Policy & Practice - A Development Education Review



Reimagining Development Education for a Changing Geopolitical Landscape
Autumn 2012

Guest Editorial: Reimagining Development Education for a Changing Geopolitical Landscape

Matt Baillie Smith

DE and the Changing Geopolitics of Development

Ideas of change have always been central to development education (DE), but it is less clear whether DE itself responds well to change.  As individuals, communities, regions and nations in Europe face brutal austerity measures and growing marginalisation, as citizens in North Africa struggle and suffer in seeking to alter their political systems, as some countries of the global South begin to flex new economic and geopolitical muscle, and as poor communities already feel the effects of climate change, it is not always clear if or how DE is responding to this changing landscape.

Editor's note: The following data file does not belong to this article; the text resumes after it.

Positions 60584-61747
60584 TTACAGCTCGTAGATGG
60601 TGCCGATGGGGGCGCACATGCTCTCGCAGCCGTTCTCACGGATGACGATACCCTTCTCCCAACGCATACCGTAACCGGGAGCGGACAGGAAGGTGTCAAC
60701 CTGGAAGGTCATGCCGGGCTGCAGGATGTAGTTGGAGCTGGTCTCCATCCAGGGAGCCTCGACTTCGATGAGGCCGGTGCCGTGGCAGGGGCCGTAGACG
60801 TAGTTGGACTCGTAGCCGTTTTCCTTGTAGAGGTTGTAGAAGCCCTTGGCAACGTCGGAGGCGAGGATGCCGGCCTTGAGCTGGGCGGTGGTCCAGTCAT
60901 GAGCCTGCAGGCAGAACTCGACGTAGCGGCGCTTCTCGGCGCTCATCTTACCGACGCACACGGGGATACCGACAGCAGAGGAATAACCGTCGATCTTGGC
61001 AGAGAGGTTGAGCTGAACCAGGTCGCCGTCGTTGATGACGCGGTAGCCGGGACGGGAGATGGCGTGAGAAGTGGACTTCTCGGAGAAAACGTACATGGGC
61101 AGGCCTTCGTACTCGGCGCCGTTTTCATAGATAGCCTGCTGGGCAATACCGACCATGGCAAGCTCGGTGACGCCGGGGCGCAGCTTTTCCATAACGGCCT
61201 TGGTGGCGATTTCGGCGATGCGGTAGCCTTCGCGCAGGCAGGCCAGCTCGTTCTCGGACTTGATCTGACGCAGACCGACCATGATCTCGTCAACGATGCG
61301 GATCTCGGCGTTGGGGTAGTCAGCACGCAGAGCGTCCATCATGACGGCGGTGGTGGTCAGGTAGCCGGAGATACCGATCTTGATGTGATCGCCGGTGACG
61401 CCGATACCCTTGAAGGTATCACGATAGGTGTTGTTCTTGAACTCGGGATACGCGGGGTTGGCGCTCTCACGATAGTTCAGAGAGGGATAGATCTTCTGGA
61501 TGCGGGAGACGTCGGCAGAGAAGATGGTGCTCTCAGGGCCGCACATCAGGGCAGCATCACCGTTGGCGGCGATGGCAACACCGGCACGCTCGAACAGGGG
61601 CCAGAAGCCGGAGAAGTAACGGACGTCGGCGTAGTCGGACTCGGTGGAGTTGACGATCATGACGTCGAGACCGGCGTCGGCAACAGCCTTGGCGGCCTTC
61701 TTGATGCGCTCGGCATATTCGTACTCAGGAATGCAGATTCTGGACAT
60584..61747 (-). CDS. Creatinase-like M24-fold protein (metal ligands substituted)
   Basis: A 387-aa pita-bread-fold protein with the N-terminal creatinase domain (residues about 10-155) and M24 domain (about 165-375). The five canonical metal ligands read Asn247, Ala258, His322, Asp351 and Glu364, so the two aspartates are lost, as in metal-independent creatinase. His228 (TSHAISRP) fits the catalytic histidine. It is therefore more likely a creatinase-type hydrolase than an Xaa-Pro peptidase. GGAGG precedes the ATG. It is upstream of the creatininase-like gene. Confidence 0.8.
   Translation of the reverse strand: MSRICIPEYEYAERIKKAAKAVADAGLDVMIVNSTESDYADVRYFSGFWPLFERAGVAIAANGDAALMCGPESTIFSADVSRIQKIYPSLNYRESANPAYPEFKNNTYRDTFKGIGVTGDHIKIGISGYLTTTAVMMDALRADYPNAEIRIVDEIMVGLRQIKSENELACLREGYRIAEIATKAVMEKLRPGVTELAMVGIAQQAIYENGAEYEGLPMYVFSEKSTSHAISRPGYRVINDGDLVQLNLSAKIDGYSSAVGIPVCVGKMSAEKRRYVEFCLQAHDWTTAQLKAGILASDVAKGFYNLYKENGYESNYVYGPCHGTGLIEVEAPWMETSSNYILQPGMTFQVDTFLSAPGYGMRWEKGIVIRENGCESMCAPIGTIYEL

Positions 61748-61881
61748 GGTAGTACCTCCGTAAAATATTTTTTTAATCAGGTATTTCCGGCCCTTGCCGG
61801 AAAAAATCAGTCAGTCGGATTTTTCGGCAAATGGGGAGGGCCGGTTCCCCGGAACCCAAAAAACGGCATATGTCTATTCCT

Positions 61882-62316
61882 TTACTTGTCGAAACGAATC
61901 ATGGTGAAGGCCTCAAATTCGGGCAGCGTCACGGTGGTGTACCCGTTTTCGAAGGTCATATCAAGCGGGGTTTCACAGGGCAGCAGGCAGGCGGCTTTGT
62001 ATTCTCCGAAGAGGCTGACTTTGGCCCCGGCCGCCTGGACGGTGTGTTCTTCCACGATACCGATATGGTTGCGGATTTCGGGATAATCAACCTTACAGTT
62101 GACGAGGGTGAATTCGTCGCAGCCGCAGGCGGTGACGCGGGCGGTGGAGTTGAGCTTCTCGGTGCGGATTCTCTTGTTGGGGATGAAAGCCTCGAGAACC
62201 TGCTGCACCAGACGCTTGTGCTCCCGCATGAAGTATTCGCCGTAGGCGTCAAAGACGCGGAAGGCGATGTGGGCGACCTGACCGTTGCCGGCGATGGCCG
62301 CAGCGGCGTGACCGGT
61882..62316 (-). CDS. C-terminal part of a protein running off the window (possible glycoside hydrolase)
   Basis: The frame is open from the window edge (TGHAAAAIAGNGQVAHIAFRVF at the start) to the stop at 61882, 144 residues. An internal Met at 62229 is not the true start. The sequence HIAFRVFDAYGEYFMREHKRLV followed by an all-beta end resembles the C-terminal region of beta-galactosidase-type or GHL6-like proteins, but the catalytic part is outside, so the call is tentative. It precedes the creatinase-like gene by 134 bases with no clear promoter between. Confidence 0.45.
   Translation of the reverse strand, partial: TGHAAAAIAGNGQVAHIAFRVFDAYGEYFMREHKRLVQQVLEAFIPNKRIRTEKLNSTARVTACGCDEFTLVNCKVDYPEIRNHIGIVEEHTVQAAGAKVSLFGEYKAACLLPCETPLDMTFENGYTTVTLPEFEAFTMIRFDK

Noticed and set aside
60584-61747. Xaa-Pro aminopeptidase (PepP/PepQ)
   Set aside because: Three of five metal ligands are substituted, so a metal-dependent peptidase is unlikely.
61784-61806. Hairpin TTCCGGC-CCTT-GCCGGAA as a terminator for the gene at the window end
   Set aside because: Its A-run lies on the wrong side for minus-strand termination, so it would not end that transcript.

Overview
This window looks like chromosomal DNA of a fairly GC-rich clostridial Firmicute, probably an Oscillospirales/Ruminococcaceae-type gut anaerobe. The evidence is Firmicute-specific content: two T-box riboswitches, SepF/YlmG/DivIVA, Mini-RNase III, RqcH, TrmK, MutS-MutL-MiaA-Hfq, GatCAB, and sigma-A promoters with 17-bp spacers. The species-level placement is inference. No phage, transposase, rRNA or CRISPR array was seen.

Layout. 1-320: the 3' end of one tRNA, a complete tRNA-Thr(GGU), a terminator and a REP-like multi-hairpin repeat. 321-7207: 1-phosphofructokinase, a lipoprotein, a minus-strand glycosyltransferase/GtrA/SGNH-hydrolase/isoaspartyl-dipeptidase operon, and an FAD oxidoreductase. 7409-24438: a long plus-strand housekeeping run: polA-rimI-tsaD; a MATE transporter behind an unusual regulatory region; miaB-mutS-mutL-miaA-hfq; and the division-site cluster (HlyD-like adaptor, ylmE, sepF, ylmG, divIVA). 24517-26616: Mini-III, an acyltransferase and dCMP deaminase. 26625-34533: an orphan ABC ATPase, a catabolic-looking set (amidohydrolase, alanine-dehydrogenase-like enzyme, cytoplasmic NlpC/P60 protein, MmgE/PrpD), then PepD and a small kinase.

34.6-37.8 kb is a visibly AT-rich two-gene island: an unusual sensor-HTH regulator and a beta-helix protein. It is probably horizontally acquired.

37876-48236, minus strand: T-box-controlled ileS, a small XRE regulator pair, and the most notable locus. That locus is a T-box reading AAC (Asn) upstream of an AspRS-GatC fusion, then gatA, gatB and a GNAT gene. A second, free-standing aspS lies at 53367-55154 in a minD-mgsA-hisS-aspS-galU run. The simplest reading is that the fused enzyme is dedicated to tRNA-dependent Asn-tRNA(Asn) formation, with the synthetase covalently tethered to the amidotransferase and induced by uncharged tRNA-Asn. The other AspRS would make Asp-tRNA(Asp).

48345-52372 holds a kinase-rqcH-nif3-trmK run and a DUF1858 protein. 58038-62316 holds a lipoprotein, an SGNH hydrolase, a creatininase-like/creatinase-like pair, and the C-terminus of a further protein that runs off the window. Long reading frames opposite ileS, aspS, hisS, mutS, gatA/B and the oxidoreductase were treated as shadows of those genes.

The relatively small number of DE practitioners and researchers, the scarcity of resources and fragility of programmes and projects in the face of government cuts or changes to non-governmental organisation (NGO) policy, are more likely to encourage a retreat to familiar spaces and practices.  This makes a reimagining of development education for this changing world all the more challenging.  A key part of meeting this challenge is to understand how development education is shaping and could be shaped by the big debates and questions.  Where, for example, might DE fit into the Beyond 2015 agenda, not only in what follows the Millennium Development Goals (MDGs), but also the processes that shape this?

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